Original languageEnglish (US)
Pages (from-to)519-528
Number of pages10
JournalCirculation: Cardiovascular Genetics
Volume5
Issue number5
DOIs
StatePublished - Oct 2012

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Romano-Ward Syndrome
Nucleotides
Long QT Syndrome
Cyclic Nucleotides
Computer Simulation
Virulence
Mutation

Keywords

  • Genetic variation
  • Genetics
  • Ion channels
  • Long-QT syndrome
  • Pediatrics

ASJC Scopus subject areas

  • Cardiology and Cardiovascular Medicine
  • Genetics(clinical)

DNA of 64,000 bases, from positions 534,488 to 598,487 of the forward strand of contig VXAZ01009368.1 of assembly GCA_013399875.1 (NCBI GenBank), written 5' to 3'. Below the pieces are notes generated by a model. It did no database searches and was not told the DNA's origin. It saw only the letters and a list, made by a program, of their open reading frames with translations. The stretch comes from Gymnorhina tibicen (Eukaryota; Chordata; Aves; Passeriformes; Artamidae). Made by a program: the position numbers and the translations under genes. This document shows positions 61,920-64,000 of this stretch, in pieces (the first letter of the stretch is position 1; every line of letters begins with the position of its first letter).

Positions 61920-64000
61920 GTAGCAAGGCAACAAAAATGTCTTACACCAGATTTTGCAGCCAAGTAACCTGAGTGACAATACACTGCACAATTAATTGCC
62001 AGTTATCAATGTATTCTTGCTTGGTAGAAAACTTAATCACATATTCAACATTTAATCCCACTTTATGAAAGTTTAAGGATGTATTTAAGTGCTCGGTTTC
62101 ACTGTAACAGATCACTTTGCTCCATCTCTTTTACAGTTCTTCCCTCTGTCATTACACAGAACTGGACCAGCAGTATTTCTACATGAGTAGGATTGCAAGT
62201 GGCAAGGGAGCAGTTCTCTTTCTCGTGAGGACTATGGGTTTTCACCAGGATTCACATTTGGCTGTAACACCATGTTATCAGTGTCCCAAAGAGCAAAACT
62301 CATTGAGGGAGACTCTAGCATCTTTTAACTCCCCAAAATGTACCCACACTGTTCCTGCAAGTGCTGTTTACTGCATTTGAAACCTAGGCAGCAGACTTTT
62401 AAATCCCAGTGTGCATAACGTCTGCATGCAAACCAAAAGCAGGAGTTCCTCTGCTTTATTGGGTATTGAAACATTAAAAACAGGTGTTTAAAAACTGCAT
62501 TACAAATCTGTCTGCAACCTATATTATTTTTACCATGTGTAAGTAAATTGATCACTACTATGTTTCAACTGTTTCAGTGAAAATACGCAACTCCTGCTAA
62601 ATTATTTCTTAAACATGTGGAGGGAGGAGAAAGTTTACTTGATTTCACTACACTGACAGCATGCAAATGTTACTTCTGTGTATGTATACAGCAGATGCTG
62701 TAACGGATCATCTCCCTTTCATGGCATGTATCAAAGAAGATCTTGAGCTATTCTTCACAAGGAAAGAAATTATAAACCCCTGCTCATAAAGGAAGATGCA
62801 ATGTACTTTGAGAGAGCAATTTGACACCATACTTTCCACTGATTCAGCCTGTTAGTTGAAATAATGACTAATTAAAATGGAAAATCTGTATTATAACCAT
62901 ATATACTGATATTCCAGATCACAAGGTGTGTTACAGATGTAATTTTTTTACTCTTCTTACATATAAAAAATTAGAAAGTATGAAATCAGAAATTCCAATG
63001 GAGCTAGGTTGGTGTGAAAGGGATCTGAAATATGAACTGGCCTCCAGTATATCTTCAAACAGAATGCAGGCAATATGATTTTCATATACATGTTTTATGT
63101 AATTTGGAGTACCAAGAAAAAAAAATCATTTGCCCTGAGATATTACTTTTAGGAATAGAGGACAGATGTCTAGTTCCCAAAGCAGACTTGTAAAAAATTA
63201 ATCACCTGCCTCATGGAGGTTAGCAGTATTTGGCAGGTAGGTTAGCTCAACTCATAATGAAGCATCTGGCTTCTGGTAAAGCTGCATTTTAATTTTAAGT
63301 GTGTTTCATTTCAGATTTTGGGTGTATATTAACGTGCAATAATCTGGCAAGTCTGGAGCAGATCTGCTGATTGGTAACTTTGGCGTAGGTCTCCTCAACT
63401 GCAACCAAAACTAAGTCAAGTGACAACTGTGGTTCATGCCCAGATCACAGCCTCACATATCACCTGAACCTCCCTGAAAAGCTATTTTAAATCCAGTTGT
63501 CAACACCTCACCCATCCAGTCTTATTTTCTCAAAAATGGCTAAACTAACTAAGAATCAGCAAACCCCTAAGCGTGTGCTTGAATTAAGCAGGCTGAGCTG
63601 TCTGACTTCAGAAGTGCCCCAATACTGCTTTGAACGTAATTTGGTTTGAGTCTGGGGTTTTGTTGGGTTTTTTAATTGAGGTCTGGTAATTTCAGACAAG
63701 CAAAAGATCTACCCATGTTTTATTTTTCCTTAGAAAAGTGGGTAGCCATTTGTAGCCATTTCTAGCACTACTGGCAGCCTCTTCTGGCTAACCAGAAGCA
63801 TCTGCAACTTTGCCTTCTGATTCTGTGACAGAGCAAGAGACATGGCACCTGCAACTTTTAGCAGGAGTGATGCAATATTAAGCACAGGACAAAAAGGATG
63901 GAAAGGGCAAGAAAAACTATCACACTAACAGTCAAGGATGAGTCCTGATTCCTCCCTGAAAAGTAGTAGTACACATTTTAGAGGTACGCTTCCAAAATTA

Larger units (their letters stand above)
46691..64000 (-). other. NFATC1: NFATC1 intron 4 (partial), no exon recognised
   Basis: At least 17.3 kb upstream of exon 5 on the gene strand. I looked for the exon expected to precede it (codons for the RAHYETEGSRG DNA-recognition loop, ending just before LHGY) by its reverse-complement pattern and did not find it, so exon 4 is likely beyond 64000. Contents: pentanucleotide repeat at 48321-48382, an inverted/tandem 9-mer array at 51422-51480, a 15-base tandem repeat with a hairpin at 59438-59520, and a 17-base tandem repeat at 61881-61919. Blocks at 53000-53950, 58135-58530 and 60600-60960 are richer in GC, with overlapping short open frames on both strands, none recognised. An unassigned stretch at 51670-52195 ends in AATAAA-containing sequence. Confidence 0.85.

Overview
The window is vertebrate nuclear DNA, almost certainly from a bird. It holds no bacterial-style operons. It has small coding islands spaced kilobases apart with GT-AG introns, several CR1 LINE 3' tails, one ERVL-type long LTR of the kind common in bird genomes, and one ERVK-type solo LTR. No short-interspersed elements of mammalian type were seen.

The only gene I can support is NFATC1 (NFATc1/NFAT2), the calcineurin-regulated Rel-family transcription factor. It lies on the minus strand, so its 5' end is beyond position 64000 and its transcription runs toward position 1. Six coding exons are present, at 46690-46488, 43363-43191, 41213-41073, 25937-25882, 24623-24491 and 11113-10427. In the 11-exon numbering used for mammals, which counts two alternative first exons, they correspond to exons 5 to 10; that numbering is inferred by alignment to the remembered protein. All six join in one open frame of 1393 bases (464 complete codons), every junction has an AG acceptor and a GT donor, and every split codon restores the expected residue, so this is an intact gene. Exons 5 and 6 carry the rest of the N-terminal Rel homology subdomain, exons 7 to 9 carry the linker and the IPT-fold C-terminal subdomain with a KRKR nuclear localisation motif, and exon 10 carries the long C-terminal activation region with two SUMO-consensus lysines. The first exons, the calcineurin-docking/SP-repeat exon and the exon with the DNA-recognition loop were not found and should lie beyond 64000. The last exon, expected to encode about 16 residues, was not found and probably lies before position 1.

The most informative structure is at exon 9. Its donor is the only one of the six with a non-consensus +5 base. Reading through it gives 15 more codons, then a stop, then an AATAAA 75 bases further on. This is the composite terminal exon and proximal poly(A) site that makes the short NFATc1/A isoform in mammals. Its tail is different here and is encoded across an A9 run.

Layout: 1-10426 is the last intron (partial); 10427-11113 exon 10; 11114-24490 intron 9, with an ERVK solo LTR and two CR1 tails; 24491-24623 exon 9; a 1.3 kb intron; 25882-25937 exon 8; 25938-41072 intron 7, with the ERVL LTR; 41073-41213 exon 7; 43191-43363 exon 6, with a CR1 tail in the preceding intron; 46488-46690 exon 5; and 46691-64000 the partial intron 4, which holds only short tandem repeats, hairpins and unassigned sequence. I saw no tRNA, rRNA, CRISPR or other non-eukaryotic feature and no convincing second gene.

• Genetics

Cite this

Phylogenetic and physicochemical analyses enhance the classification of rare nonsynonymous single nucleotide variants in type 1 and 2 long-QT syndrome. / Giudicessi, John R.; Kapplinger, Jamie D.; Tester, David J.; Alders, Marielle; Salisbury, Benjamin A.; Wilde, Arthur A M; Ackerman, Michael John.

In: Circulation: Cardiovascular Genetics, Vol. 5, No. 5, 10.2012, p. 519-528.

Research output: Contribution to journalArticle

Giudicessi, John R. ; Kapplinger, Jamie D. ; Tester, David J. ; Alders, Marielle ; Salisbury, Benjamin A. ; Wilde, Arthur A M ; Ackerman, Michael John. / Phylogenetic and physicochemical analyses enhance the classification of rare nonsynonymous single nucleotide variants in type 1 and 2 long-QT syndrome. In: Circulation: Cardiovascular Genetics. 2012 ; Vol. 5, No. 5. pp. 519-528.